Sharp is coming out with a 32" in 1080P next month. It is geared towards gamers(Vyper Drive) and will be priced at $1699.
http://www.macnn.com/articles/06/12/...inch.1080p.tv/
http://www.sharpusa.com/products/Fun...642-34,00.html

YIKES......32" for $1700? hahahaha...thats insane, regardless of refresh rate.

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post #28 of 57 Old 01-29-2007, 10:42 AM
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Yeah, but that's list, I bet. Give it a couple months and it will be down with the rest of the low-end 1080 stuff.

But yeah, OLED. *dreamy*
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post #29 of 57 Old 01-31-2007, 10:48 AM
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I think the real answer to the original question is a simple, albeit unsatisfying, one.

Market.

What you're essentially looking for is a very large, high peformance, LCD monitor not really a consumer TV.

In other words, a true niche market.

The size you're looking for is, generally, way too small to meet consumer demand for a flat panel TV.

It's also way too big for mainstream computer monitor use.

As stated earlier, 1080p is, basically, "wasted" on a "smaller" TV unless your viewing distance is far closer than the overwhelming majority of folks could ever sit.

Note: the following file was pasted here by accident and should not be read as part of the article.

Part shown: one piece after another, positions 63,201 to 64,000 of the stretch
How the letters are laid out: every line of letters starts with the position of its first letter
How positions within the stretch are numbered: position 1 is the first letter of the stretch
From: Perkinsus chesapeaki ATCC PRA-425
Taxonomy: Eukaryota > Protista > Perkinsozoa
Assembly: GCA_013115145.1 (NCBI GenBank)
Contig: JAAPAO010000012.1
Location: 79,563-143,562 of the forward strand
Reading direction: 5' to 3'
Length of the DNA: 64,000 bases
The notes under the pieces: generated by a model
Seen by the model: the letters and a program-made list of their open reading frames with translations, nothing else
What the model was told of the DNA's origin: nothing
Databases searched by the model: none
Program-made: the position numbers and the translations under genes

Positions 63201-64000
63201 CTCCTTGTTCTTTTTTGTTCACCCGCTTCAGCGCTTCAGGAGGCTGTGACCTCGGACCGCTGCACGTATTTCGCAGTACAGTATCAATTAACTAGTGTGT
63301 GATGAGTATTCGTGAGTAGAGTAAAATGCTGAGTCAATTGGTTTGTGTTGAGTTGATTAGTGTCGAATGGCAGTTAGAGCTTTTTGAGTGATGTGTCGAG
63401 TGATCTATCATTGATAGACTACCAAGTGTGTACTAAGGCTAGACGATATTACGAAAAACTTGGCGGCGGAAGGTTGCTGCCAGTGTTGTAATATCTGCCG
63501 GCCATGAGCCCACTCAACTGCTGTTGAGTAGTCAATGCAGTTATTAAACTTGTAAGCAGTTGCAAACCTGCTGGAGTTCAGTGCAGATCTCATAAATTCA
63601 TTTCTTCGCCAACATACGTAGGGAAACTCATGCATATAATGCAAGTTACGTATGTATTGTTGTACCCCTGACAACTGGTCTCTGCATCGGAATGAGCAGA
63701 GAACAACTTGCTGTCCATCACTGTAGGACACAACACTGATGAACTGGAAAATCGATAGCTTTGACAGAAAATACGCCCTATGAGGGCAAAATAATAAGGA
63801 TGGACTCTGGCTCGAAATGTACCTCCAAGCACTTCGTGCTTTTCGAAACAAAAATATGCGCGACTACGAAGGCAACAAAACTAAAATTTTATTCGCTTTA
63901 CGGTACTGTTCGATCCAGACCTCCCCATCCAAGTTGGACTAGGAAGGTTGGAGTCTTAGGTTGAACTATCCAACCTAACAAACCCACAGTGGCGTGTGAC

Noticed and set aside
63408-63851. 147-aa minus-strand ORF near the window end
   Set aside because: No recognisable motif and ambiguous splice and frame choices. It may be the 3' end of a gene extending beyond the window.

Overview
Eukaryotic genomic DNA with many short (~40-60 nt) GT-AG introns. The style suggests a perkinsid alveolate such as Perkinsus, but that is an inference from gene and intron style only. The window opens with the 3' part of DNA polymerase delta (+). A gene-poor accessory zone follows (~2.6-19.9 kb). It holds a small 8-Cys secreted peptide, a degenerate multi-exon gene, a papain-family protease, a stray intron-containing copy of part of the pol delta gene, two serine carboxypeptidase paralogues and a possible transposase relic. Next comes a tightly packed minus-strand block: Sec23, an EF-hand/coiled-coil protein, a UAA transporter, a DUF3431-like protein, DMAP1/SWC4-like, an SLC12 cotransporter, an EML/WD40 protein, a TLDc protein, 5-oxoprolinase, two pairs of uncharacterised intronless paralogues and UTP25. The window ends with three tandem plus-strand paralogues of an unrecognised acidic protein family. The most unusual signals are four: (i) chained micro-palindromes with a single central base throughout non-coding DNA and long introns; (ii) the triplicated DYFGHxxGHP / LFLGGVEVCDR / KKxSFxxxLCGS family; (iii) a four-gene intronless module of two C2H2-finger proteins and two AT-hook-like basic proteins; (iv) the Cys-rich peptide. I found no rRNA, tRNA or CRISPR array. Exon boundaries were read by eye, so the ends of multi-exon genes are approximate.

1080p is not cheap to produce and the profit margin on "smaller" sets is already low.

So, unless the market for what you're looking for grows signifcantly, not many manufacturers are going to devote their production to those types of set/monitors.

And, those that do will charge the appropriate premium.
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post #30 of 57 Old 01-31-2007, 11:01 AM
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Sadly, I'm afraid you're right. The key here is that it's between markets--too small/high-res for a (profitable) tv model, too large/low-res for a (profitable) computer monitor.

I did see that Dell has recently released a 27" 1920x1200px model (2707WFP) that at least edges up from the computer monitor end. But I understand that they can't keep the computer monitor target audience and push that much further in size without upping the resolution, too. Which will then make it less likely to work well as an HDTV monitor (or at all, if it lacks "standard" inputs like all the big high-res 30" models).

How about we re-focus this thread on the best currently-available solutions. Does anyone here have an opinion on which 1080p small HDTVs also work best as computer monitors? I know that at least one manufacturer offers a "native display" mode that turns off resampling and edge sharpening effects. Anyone have any experience with this?
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Reply OLED Technology and Flat Panels General